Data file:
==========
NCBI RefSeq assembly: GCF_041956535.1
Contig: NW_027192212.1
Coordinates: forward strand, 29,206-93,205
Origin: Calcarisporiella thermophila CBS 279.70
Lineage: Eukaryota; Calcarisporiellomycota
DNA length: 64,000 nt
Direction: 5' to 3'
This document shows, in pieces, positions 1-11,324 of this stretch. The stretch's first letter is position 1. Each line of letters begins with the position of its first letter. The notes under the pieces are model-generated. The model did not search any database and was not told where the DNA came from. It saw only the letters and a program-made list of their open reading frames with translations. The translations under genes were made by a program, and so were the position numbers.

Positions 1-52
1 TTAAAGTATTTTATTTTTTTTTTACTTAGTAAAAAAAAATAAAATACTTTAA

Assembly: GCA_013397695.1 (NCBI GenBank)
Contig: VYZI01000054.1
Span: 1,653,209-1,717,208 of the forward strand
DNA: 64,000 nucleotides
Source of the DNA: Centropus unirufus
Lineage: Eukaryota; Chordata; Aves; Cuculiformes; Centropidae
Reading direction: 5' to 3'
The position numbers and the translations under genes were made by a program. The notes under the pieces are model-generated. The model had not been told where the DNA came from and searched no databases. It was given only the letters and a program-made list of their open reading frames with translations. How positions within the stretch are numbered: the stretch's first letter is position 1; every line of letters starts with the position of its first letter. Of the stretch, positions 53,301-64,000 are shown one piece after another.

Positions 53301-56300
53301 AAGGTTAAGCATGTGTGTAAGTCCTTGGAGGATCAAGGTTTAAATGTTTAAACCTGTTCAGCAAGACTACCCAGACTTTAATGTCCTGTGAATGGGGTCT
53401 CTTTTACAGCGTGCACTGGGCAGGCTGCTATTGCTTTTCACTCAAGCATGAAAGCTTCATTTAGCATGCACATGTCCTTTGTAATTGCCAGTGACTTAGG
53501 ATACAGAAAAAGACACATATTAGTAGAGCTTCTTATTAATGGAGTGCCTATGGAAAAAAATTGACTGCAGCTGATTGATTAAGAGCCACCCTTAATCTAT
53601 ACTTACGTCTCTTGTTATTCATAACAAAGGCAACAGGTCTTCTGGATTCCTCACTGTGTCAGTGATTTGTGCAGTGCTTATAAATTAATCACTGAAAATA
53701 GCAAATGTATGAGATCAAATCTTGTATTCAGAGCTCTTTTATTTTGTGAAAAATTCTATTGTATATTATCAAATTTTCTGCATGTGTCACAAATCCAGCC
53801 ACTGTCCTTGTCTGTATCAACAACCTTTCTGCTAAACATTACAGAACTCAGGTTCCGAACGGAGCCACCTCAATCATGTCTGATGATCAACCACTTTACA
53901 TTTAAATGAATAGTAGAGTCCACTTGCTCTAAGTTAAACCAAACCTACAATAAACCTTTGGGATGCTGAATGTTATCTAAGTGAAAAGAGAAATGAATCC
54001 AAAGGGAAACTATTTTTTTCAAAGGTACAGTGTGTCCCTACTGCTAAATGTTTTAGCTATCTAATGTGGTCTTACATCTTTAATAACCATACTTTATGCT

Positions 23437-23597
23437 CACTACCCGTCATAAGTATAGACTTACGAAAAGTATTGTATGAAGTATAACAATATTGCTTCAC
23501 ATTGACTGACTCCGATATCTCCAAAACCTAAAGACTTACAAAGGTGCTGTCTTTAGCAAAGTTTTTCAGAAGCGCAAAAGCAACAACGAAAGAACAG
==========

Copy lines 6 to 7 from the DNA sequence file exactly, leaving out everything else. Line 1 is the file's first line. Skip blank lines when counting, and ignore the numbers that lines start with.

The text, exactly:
DNA length: 64,000 nt
Direction: 5' to 3'